The idea of continuous oxygen flow adjustment to maintain patient saturation has existed for over 50 years. U.S. Pat. No. 2,414,747 by Kirschbaum (1947) discloses a method and apparatus for controlling oxygen content of the blood of living animal. The method used an ear oximeter, which produced a signal to control the fraction of inspired oxygen (Fl02). U.S. Pat. No. 4,889,116 by Taube in 1986 describes an adaptive controller, which utilizes a pulse oximeter to measure blood oxygen saturation (SpO2). This measurement would be used to calculate the necessary FiO2 to maintain a preset saturation level.

U.S. Pat. No. 5,365,922 by Raemer describes a closed loop non-invasive oxygen saturation control system which uses an adaptive controller for delivering a fractional amount of oxygen to a patient. Features of the control algorithm include a method for recognizing when pulse oximeter values deviate significantly from what should be expected. At this point the controller causes a gradual increase in the fractional amount of oxygen delivered to the patient. The feedback control means is also disconnected periodically and the response of the patient to random changes in the amount of oxygen delivered is used to tune the controller response parameters.

U.S. Pat. No. 5,682,877 describes a system and method for automatically selecting an appropriate oxygen dose to maintain a desired blood oxygen saturation level is disclosed. The system and method are particularly suited for use with ambulatory patients having chronic obstructive lung disease or other patients requiring oxygenation or ventilation. In one embodiment, the method includes delivering a first oxygen dose to the patient while repeatedly sequencing through available sequential oxygen doses at predetermined time intervals until the current blood oxygen saturation level of the patent attains the desired blood oxygen saturation levels. The method then continues with delivering the selected oxygen dose to the patient so as to maintain the desired blood oxygen saturation level.

U.S. Pat. No. 6,192,883 B1 describes an oxygen control system for supplying a predetermined rate of flow from an oxygen source to a person in need of supplemental oxygen comprising in input manifold, an output manifold and a plurality of gas conduits interconnecting the input manifold to the output manifold. The oxygen source is arranged in flow communication with the input manifold, and a needle valve is positioned in flow control relation to each of the conduits so as to control the flow of oxygen from the input manifold to the output manifold. A plurality of solenoid valves, each having a first fully closed state corresponding to a preselected level of physical activity of the person and a second, fully open state corresponding to another preselected level of physical activity of the person, are positioned in flow control relation to all but one of the conduits. Sensors for monitoring the level of physical activity of the person are provided, along with a control system that is responsive to the monitored level of physical activity, for switching the solenoids between the first state and the second state. A method for supplying supplemental oxygen to a person according to the level of physical activity undertaken by that person is also provided.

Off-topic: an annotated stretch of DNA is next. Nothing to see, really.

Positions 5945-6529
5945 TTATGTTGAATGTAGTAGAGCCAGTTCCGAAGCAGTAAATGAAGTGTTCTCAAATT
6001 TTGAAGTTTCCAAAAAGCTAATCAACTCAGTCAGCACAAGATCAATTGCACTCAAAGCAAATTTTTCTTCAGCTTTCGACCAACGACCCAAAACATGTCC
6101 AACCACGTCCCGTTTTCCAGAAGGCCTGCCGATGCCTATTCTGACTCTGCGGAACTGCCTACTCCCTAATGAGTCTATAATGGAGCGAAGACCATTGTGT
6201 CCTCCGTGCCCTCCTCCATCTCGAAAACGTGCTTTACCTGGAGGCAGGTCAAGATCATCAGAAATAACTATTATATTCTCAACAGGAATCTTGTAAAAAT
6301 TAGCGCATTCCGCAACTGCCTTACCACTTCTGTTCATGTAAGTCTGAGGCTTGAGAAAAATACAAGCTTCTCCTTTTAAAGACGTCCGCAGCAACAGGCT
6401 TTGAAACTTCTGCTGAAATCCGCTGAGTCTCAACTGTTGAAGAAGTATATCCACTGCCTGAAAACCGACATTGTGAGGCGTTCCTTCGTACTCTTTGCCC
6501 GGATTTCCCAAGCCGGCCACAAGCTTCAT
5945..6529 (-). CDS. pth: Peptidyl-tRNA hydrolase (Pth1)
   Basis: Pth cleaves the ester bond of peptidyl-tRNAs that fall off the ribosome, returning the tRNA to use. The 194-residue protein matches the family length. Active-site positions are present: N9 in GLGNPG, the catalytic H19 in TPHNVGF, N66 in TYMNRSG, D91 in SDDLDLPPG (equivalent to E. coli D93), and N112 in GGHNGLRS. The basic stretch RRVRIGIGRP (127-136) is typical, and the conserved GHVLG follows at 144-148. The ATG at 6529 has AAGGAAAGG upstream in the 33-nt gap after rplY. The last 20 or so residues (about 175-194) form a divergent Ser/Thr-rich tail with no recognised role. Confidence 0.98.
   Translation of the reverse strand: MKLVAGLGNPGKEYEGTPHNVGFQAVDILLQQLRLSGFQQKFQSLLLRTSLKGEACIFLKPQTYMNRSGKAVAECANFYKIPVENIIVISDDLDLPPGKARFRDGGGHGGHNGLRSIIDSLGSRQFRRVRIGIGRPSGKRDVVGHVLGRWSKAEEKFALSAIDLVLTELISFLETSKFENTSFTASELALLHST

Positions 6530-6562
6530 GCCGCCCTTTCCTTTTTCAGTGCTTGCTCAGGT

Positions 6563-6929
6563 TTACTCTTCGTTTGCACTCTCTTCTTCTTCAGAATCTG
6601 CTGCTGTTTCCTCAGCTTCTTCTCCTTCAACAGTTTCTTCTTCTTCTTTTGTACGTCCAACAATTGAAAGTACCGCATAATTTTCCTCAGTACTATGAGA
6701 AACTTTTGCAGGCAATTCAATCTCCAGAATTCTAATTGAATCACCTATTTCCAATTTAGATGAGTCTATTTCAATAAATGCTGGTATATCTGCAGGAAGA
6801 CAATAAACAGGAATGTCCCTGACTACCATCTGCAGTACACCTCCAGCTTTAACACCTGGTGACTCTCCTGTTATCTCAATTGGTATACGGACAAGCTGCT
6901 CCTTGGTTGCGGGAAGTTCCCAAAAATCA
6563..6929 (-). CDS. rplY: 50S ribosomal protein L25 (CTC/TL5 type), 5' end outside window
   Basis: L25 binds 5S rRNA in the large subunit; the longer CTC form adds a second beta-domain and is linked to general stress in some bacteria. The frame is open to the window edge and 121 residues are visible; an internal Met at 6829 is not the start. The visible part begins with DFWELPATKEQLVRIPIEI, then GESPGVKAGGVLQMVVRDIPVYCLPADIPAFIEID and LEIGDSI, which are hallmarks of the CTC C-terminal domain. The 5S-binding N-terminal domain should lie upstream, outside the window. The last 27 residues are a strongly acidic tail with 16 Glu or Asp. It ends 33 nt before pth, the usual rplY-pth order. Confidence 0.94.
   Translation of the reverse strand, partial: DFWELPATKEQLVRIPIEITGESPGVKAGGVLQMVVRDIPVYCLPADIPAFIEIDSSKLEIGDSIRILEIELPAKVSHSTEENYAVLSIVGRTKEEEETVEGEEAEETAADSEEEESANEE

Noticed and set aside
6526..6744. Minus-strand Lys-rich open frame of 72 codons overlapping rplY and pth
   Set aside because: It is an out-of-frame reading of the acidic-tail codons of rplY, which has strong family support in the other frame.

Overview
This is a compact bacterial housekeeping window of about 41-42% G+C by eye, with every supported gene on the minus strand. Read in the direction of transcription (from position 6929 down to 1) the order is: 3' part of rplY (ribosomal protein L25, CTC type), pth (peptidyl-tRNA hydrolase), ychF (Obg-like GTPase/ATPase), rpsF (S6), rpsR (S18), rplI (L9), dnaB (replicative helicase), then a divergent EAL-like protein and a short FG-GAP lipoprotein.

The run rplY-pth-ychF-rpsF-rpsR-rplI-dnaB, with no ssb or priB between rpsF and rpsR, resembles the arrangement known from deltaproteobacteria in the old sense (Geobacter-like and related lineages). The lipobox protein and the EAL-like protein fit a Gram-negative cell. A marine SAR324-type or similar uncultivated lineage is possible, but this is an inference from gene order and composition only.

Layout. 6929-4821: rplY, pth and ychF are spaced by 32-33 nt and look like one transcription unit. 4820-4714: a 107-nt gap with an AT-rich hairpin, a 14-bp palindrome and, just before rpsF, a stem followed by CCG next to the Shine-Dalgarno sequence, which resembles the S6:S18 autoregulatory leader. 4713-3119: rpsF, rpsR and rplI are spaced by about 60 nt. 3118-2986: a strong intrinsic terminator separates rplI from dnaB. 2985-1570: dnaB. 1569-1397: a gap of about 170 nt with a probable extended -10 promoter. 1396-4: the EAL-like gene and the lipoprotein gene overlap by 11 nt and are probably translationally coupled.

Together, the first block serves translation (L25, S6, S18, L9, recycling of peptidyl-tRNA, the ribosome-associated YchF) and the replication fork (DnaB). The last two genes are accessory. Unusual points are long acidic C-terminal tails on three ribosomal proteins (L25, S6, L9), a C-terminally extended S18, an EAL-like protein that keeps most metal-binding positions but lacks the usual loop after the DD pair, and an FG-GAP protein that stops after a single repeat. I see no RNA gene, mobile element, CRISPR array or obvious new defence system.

World Patent application No. WO 02/056931 A2 by Tyomkin, et al. describes a method for controlling flow of gas to a patient by measuring of a preselected dissolved substance in the blood stream of a patient. The amount of gas is regulated to maintain the preselected dissolved substance above a desired value.

U.S. Pat. No. 7,206,621 issued to T. Aoyagi, et al, describes a pulse oxymeter which can measure an oxygen saturation of arterial blood continuously and non-invasively by utilization of variations in the volume of arterial blood by pulsation. Numerous improvements have been made since that time wherein better matching of oxygen delivery to the needs of the patient have been made such as shown in U.S. Pat. No. 3,734,091 to Ronald H. Taplin issued on May 22, 1973. Taplin discloses an optical oximeter and a temporary oxygen-deficient mixture (anoxic) to control blood oxygen saturation. Thus, to prevent super saturation, or more than 100% oxygen saturation, Taplin discloses limiting the oxygen by proving the anoxic mixture each time the saturation of the blood reaches a predetermined percentage level.